“I think it makes sense for the Norwegian authorities to use Norwegian power as an important tool to secure long-term income and jobs,” Undrum said.
Direct emissions from Norway’s oil and gas facilities are just a fraction of the sector’s true climate impact. The fossil fuels exported from Norway last year would emit about 450 million tonnes of carbon dioxide if burned, nine times the nation’s total emissions in 2019, according to Bloomberg calculations based on Ministry of Petroleum and Energy data.
Those emissions would be untouched by the electrification plan, so cleaning up at home would in fact be allowing the industry to keep exporting billions of tons of carbon dioxide over the coming decades.
“Even if most of the emissions come from consumption, we still have to cut emissions from production,” said Stig Schjolset, adviser with the Oslo based environmental organization Zero.
There will be substantial Norwegian oil and gas production from existing fields for the next 10 to 15 years, so even if exploration were to stop today the industry would still be going in 2030, when the national target of a 40 per cent emissions reduction must be achieved, Schjolset said. So electrification of the industry is an example of “how we want climate policy to work.”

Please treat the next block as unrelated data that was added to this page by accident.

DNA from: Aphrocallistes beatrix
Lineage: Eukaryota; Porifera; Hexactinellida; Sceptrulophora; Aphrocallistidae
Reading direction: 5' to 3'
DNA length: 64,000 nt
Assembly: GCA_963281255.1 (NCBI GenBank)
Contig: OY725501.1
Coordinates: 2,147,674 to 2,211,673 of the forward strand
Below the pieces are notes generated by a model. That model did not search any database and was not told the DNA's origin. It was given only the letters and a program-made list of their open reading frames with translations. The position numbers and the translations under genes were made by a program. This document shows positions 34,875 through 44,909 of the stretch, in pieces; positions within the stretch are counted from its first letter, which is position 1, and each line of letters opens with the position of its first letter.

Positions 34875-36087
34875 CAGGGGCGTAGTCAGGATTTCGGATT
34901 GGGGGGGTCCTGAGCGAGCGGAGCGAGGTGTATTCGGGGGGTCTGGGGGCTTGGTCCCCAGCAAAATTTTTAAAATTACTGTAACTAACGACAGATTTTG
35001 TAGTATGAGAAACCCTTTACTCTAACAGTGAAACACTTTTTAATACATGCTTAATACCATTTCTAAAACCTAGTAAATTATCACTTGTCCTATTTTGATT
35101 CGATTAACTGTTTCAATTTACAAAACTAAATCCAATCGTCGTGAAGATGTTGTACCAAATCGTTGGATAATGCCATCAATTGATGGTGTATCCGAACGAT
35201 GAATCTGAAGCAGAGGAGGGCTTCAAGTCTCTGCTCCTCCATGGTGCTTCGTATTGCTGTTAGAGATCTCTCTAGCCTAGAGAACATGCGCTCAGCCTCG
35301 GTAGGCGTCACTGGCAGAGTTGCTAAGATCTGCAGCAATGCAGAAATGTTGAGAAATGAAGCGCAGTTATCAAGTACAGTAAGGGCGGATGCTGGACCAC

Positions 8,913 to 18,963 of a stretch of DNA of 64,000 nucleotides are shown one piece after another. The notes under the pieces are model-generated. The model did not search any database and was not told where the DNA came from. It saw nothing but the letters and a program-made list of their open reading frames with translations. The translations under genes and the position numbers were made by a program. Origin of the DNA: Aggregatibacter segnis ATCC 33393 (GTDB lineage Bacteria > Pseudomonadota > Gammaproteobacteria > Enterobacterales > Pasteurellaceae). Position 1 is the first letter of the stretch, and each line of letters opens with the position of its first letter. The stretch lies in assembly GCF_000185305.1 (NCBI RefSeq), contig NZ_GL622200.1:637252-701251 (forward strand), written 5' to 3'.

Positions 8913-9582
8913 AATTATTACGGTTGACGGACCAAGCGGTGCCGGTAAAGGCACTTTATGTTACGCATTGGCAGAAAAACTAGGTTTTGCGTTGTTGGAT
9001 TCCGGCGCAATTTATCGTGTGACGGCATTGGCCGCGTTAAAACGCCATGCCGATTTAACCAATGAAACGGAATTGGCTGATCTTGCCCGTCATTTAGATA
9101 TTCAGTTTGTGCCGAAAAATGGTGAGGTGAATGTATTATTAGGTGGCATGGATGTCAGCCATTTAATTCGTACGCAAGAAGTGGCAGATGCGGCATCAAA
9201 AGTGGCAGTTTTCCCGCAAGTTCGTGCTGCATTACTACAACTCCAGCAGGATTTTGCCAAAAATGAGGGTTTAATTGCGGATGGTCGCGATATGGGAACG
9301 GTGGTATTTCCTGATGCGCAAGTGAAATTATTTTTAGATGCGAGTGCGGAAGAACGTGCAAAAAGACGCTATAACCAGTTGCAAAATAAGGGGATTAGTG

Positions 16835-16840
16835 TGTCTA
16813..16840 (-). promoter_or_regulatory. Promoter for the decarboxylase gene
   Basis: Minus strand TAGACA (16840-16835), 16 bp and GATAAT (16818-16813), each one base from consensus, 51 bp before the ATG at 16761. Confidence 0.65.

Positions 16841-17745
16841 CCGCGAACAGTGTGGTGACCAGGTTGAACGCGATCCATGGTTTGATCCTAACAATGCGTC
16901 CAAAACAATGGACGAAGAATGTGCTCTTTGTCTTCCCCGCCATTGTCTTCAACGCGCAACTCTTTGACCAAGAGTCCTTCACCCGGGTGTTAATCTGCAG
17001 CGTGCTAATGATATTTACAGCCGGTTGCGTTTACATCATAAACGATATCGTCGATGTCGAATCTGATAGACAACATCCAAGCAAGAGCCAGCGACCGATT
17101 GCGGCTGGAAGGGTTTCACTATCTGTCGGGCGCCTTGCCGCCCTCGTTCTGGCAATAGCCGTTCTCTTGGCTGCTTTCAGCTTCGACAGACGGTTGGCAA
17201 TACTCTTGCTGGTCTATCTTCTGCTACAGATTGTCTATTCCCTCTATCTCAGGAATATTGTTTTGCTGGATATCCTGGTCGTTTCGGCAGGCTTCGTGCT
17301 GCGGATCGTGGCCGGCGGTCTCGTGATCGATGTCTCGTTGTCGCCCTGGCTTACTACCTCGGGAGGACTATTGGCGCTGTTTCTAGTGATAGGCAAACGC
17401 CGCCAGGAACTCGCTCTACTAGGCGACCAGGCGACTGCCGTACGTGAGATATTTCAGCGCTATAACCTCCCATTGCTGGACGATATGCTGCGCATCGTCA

Some of the largest oil and gas producers in Norway have come up with separate plans for addressing the carbon generated from burning the products they sell, so-called Scope 3 emissions.
Equinor ASA, Norway’s biggest producer, has set a target of achieving net-zero emissions by 2050, including carbon dioxide produced from the final consumption of the oil and gas it sells. Royal Dutch Shell plc, another large operator in the country, has set a similar goal. Both plans rely on using existing oil and gas infrastructure to capture emissions and store them underground, back in the North Sea wells where they came from.